6 Chapter Ten The position of the gene for the protein actin in the haploid fungus Neurospora is known from the complete genome sequence. If you had a slow-growing mutant that you suspected of being an actin mutant and you wanted to verify that it was one, would you (a) clone the mutant by using convenient restriction sites flanking the actin gene and then sequence it or (b) amplify the mutant sequence by using PCR and then sequence it? The great advantage of PCR is that fewer procedures are necessary compared with cloning. However, it requires that the sequence be known, and that the primers are each present once in the genome and are sufficiently close (less than 2 kb). If these conditions are met, the primers determine the specificity of the DNA segment amplified and thus would be most efficient. 17. You obtain the DNA sequence of a mutant of a 2-kb gene in which you are interested and it shows base differences at three positions, all in different codons. One is a silent change, but the other two are missense changes (they encode new amino acids). How would you demonstrate that these changes are real mutations and not sequencing errors? (Assume that sequencing is about 99.9 percent accurate.) Resequencing the relevant gene should be done, as this will tell you if the original sequence was correct. You can then use the mutant sequence in a gene replacement experiment (depending on the organism) to see if the mutant phenotype is actually the result of the sequence variation you detected. 18. In a T-DNA transformation of a plant with a transgene from a fungus (not found in plants), the presumptive transgenic plant does not express the expected phenotype of the transgene. How would you demonstrate that the transgene is in fact present? How would you demonstrate that the transgene was expressed? You could isolate DNA from the suspected transgenic plant and probe for the presence of the transgene by Southern hybridization. 19. How would you produce a mouse that is homozygous for a rat growth- hormone transgene? Inject the rat growth hormone gene (RGH) into fertilized eggs of mice. These eggs are then implanted into a surrogate mother and any resulting offspring mated to test their offspring to see if any are transgenic for RGH. Because RGH will be inherited in a dominant fashion, any large and transgenic offspring will be heterozygous at this point. The transgenic siblings will need to

7 306 Chapter Ten be mated to each other in order to generate mice that are homozygous for the RGH transgene. 20. Why was cdna and not genomic DNA used in the commercial cloning of the human insulin gene? The commercial cloning of insulin was into bacteria. Bacteria are not capable of processing introns. Genomic DNA would include the introns, while cdna is a copy of processed (and thus intron-free) mrna. 21. After Drosophila DNA has been treated with a restriction enzyme, the fragments are inserted into plasmids and selected as clones in E. coli. With the use of this shotgun technique, every DNA sequence of Drosophila in a library can be recovered. a. How would you identify a clone that contains DNA encoding the protein actin, whose amino acid sequence is known? b. How would you identify a clone encoding a specific trna? a. Because the actin protein sequence is known, a probe could be synthesized by guessing the DNA sequence based on the amino acid sequence. (This works best if there is a region of amino acids that can be coded with minimal redundancy.) Alternatively, the gene for actin cloned in another species can be used as a probe to find the homologous gene in Drosophila. If an expression vector was used, it might also be possible to detect a clone coding for actin by screening with actin antibodies. b. Hybridization using the specific trna as a probe could identify a clone coding for itself. 22. In any particular transformed eukaryotic cell (say, of Saccharomyces cerevisiae), how could you tell if the transforming DNA (carried on a circular bacterial vector) a. replaced the resident gene of the recipient by double crossing over or single crossing over? b. was inserted ectopically? a. The transformed phenotype would map to the same locus. If gene replacement occurred by a double crossing-over event, the transformed cells would not contain vector DNA. If a single crossing-over took place, the entire vector would now be part of the linear Saccharomyces chromosome.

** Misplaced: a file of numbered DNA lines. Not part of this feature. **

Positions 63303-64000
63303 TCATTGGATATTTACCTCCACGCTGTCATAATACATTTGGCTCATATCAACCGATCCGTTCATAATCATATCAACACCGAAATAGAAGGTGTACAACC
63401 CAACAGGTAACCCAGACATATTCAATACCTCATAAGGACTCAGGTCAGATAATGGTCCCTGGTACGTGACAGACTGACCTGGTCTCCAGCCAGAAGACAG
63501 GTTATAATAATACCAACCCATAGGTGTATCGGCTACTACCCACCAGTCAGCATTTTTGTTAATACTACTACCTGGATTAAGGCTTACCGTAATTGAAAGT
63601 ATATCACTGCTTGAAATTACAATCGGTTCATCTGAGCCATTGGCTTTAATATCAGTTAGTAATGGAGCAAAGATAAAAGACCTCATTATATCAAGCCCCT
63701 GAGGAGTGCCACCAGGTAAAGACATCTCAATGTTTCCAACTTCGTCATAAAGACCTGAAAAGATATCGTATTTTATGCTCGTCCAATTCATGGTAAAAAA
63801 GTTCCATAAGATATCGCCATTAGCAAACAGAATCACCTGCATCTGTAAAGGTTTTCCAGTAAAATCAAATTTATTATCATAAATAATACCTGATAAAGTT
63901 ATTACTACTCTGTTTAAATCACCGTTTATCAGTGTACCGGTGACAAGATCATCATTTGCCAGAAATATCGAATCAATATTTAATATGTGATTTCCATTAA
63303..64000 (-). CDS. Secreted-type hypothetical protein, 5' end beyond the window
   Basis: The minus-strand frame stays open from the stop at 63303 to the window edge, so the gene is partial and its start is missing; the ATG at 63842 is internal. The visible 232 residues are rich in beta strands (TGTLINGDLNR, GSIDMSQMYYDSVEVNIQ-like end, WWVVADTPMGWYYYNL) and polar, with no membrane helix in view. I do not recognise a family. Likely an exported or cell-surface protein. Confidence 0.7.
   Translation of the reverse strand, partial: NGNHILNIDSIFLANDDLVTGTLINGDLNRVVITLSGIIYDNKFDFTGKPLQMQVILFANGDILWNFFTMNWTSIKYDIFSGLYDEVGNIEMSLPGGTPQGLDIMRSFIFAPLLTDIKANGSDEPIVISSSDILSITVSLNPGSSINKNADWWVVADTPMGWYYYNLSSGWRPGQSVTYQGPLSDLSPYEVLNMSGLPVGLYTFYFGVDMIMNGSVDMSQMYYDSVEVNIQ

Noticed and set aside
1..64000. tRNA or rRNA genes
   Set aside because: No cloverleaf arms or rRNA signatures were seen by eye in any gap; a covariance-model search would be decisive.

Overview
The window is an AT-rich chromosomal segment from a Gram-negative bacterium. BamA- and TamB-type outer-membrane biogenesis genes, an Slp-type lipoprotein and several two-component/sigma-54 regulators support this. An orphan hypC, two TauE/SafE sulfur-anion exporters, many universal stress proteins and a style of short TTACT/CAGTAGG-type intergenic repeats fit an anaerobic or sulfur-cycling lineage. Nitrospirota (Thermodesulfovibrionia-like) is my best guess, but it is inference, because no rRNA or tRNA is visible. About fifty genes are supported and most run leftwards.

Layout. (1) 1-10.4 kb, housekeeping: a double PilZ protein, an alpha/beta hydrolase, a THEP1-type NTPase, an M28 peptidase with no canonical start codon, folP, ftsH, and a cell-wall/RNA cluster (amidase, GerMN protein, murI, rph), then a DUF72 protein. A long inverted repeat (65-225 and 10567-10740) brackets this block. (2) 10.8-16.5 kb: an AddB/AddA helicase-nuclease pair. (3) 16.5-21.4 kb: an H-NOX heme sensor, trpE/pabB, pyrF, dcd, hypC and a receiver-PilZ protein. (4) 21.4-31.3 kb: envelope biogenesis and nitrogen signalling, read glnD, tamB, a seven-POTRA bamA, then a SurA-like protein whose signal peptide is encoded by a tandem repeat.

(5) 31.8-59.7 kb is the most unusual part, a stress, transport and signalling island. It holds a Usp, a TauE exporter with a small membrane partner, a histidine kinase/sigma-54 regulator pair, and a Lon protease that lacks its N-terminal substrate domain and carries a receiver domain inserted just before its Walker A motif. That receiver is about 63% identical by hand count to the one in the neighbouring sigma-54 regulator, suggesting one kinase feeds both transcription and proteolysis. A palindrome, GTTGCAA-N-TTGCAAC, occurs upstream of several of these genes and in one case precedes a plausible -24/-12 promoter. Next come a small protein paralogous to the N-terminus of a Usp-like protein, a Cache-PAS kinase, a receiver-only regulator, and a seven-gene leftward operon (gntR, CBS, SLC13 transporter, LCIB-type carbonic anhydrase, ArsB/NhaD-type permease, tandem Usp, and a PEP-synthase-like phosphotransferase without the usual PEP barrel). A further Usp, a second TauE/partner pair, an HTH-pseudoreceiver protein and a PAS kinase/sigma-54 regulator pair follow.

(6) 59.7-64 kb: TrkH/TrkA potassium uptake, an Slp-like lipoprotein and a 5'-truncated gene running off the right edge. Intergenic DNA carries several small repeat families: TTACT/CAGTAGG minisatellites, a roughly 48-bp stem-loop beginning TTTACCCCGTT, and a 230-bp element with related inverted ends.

8 Chapter Ten 307 b. The transformed phenotype would map to a different locus than that of the auxotroph if the transforming gene was inserted ectopically (i.e., at another location). 23. In an electrophoretic gel across which is applied a powerful electrical alternating pulsed field, the DNA of the haploid fungus Neurospora crassa (n = 7) moves slowly but eventually forms seven bands, which represent DNA fractions that are of different sizes and hence have moved at different speeds. These bands are presumed to be the seven chromosomes. How would you show which band corresponds to which chromosome? Size, translocations between known chromosomes, and hybridization to probes of known location can all be useful in identifying which band on a PFGE gel corresponds to a particular chromosome. 24. The protein encoded by the cystic-fibrosis gene is 1480 amino acids long, yet the gene spans 250 kb. How is this difference possible? Conservatively, the amount of DNA necessary to encode this protein of 445 amino acids is = 1335 base pairs. When compared with the actual amount of DNA used, 60 kb, the gene appears to be roughly 45 times larger than necessary. This extra DNA mostly represents the introns that must be correctly spliced out of the primary transcript during RNA processing for correct translation. (There are also comparatively very small amounts of both 5 and 3 untranslated regions of the final mrna that are necessary for correct translation encoded by this 60-kb of DNA.) 25. In yeast, you have sequenced a piece of wild-type DNA and it clearly contains a gene, but you do not know what gene it is. Therefore, to investigate further, you would like to find out its mutant phenotype. How would you use the cloned wild-type gene to do so? Show your experimental steps clearly. The typical procedure is to knock out the gene in question and then see if there is any observable phenotype. One methodology to do this is described in the companion text. A recombinant vector carrying a selectable gene within the gene of interest is used to transform yeast cells. Grown under appropriate conditions, yeast that have incorporated the marker gene will be selected. Many of these will have the gene of interest disrupted by the selectable gene. The phenotype of these cells would then be assessed to determine gene function.